Why I’m Not a Fan of Tabbed Browsing

Posted September 18th, 2006 by kyle

In the earlier days of Windows, there was only SDI (single-document-interface) and MDI (multiple-document interface). An SDI application, as its name implies, displays only one document or view. Examples of this are Explorer, Internet Explorer (prior to v7), Notepad, and Paint. Many SDI applications allow multiple instances to be opened with a different document in each. Each instance is a separate process with a single top-level window and (in Windows 95 and later) Taskbar item and can be switched between via Alt+Tab/Alt+Shift+Tab or by clicking on its Taskbar icon.

An MDI application supports multiple documents open in the same top-level window/process, and the documents are switched between via F6/Shift+F6 or the application’s Window menu. The TDI (tabbed document interface) used by tabbed browsers provide what is essentially another form of MDI, with a tab control in the application window for switching between documents (rather than a Window menu) and usually using Ctrl+Tab/Ctrl+Shift+Tab to switch via the keyboard. Ctrl+Tab is definitely easily to type than F6, but Ctrl+Tab in earlier versions of IE was used to move between frames in a framed web page, so now F6 must be used for that when tabs are enabled.

For many years, Microsoft advocated and used MDI for applications that could open multiple documents. I believe Office used this until Office 2000, when MSDI (multiple single-document interface) was introduced, which is a sort of blend of SDI and MDI designs. With multiple Word documents open in Word 2000+, there is only one process and a top-level window for each document. Alt+Tab can be used to switch between Word documents and other applications, but the Window menu is also still available in Word for switching documents (as well as Ctrl+F6).

I balked at this change at first, but I have come to prefer it. MSDI reduces the separation between applications and encourages you to think in terms of the various documents you’re working with instead. A document-centric approach really does make more sense than an application-centric one. With MDI/tabbed browsers, I have to make a mental context switch when moving between applications (Alt+Tab) vs. switching between documents within an application (Ctrl+Tab or F6), and closing windows works differently as well (Ctrl+W or Ctrl+F4 vs. Alt+F4). I constantly find myself accidentally Alt+Tabbing, then having to Alt+Tab back and Ctrl+Tabbing to switch between browser windows. It’s just simpler to have one way to switch. I tried tabbed browsing one more time with IE7 but still was not satisfied with the experience.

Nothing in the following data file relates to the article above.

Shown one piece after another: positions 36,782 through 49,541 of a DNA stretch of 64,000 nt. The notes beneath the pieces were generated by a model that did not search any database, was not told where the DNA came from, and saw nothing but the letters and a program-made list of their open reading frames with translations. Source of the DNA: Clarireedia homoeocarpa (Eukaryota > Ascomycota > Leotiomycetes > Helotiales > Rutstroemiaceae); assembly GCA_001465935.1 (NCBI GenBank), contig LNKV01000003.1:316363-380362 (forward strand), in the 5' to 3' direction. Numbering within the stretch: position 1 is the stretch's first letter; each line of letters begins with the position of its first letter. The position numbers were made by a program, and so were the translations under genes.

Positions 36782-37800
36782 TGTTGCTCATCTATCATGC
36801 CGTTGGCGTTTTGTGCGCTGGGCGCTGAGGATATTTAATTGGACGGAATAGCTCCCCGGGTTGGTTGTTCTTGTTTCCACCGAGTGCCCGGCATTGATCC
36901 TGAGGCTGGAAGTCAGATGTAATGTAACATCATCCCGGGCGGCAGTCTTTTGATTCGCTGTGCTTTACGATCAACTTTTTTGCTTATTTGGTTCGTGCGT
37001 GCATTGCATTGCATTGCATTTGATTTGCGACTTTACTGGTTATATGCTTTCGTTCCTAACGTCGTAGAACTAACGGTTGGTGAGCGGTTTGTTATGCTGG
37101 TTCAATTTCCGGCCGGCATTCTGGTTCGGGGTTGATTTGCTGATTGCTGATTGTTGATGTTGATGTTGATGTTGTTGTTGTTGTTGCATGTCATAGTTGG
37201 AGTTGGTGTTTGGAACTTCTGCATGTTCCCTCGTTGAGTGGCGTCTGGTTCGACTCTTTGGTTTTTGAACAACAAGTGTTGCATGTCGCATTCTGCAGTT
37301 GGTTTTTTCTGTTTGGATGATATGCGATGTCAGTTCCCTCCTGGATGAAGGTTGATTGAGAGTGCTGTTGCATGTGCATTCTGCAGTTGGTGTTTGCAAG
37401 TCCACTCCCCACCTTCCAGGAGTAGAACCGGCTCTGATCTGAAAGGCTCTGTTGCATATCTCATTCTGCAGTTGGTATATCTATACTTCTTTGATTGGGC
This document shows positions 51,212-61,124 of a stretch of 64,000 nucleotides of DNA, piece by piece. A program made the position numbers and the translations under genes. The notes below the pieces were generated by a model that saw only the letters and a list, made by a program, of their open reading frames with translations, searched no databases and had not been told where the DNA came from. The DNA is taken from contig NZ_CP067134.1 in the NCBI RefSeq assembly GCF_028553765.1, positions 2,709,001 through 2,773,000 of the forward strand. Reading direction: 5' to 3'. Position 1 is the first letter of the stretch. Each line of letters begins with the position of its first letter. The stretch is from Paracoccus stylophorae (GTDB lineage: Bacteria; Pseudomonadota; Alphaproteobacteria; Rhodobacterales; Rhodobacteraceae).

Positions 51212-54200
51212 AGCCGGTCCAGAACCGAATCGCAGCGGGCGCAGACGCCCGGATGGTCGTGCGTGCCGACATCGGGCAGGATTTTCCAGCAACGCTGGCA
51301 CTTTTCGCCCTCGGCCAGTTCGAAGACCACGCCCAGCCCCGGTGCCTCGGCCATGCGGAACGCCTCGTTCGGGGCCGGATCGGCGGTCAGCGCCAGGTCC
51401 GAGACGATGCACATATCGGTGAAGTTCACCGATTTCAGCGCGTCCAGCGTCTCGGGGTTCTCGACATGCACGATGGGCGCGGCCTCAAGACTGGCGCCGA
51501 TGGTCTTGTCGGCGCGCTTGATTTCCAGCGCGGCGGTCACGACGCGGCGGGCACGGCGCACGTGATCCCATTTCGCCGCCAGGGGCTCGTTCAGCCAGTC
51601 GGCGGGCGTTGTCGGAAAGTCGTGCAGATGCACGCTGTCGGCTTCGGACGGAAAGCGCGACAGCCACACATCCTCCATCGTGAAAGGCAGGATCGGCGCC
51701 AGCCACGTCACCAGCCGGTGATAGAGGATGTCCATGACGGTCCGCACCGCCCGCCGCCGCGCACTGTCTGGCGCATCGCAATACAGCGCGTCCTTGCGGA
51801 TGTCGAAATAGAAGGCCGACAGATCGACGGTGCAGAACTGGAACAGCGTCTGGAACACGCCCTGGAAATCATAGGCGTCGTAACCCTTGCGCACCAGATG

Other disadvantages of a tabbed interface are that you can’t arrange the contents of two tabs side-by-side, a modal dialog blocks access to other tabs while it is displayed, and each application tends to implement their tabbed interface slightly differently (for instance, Firefox puts the close button on the far right by default, while IE puts one on each tab; Firefox Ctrl+Tab ordering is currently strictly positional, but IE supports an MRU ordering, etc.).

About the only advantage I can see to tabbed browsing is grouping pages related to different activities (for instance, two different browser windows, one for researching a product comparison and the other for looking up info for a trip, each with multiple tabs). But even in that case, I find it difficult to keep the two cleanly grouped anyway.

There still are times where accessing all windows of a given application can be helpful, and Windows XP aids this by grouping similar taskbar buttons when many top-level windows are open (so all IE windows consume only one taskbar entry, another for all Word documents, etc.). Clicking on the Taskbar button displays a pop-up menu of that application’s windows, and clicking on a menu item activates it. This is actually a little more productive than clicking on a single browser taskbar entry, then looking up at the browser tab control to choose which page within it to view. This functionality is also accessible from the keyboard via Windows+Tab/Windows+Shift+Tab, Enter/Space to show the menu, Arrows to select, and Enter to activate, although it’s probably best to pick either Alt+Tab or Win+Tab and use one method habitually.